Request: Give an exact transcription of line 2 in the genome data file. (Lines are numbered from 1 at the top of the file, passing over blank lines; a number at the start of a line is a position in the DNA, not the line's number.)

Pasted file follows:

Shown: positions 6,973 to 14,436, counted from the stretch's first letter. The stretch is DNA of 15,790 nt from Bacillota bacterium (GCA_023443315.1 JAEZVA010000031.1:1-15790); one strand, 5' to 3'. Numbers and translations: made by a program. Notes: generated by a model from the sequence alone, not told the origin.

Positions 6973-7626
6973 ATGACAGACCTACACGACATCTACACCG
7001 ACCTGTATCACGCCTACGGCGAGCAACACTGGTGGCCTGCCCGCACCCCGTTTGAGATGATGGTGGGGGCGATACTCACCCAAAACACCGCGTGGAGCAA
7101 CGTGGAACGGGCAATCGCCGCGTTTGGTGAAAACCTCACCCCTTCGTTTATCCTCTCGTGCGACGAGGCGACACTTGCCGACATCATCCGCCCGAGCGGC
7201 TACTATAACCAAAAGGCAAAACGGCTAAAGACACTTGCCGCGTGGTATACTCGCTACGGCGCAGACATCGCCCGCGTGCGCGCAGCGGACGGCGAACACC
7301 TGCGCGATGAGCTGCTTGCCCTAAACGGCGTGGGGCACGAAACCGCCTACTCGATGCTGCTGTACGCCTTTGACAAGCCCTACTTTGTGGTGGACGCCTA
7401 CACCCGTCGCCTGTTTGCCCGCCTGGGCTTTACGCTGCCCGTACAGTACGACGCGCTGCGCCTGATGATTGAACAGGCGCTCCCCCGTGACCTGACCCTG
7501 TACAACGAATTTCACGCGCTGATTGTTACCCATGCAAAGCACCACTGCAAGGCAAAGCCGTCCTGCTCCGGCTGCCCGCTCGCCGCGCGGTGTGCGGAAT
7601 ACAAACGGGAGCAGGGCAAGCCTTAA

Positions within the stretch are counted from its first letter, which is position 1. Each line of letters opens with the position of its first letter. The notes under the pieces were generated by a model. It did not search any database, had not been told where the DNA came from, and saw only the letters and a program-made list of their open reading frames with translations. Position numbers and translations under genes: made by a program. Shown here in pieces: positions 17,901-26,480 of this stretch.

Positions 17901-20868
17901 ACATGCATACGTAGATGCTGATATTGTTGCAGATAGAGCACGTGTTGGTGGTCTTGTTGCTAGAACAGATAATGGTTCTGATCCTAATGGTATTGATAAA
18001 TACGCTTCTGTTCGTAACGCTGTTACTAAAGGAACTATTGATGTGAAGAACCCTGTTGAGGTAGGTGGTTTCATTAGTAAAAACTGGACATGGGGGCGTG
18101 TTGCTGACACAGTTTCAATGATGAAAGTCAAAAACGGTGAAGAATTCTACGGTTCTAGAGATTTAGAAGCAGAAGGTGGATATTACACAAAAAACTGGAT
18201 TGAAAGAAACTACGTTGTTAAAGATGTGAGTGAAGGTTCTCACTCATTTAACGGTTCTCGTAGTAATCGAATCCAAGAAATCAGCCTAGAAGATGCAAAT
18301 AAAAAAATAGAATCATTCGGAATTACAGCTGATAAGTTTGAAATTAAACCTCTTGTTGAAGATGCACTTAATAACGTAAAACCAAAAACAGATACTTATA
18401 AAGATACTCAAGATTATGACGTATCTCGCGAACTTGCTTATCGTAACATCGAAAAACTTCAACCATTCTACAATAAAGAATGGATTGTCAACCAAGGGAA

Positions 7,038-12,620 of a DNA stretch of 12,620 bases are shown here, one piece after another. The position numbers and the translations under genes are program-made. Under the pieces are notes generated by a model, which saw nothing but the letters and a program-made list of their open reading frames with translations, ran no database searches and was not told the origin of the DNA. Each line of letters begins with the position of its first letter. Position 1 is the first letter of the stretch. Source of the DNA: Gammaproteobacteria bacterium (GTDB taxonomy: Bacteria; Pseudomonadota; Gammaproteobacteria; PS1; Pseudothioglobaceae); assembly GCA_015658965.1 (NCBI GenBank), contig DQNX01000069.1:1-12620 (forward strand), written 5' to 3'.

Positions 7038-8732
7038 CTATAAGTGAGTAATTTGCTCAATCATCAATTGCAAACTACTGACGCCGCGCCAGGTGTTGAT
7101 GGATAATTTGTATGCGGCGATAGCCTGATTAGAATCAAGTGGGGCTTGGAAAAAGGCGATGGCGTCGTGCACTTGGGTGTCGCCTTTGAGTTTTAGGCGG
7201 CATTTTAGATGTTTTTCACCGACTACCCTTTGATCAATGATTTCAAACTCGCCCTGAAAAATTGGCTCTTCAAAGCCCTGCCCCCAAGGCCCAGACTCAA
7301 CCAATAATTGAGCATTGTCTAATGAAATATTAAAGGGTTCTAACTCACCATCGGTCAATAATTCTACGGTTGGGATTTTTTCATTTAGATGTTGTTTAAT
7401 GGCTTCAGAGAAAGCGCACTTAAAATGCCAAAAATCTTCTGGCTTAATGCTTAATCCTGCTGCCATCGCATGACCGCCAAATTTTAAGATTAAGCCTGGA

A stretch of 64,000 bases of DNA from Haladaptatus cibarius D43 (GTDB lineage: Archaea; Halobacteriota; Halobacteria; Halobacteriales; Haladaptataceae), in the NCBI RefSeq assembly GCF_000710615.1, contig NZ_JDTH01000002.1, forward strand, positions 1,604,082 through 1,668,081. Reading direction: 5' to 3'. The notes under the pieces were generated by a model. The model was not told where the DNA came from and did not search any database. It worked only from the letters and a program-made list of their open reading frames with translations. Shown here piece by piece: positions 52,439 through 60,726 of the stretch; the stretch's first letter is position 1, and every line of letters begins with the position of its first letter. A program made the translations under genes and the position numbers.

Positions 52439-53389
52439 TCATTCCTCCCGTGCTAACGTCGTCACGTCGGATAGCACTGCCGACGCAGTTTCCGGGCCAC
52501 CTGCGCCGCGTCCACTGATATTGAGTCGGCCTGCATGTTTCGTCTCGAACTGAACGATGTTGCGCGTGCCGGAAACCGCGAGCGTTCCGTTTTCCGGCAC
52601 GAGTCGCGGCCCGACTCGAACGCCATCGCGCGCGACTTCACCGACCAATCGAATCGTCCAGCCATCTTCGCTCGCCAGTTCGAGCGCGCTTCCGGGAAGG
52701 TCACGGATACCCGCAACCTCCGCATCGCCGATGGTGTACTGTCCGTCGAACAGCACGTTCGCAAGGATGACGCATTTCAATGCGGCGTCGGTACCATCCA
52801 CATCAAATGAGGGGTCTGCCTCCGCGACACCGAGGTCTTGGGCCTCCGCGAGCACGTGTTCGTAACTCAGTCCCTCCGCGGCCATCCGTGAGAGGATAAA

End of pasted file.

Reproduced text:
Positions 6973-7626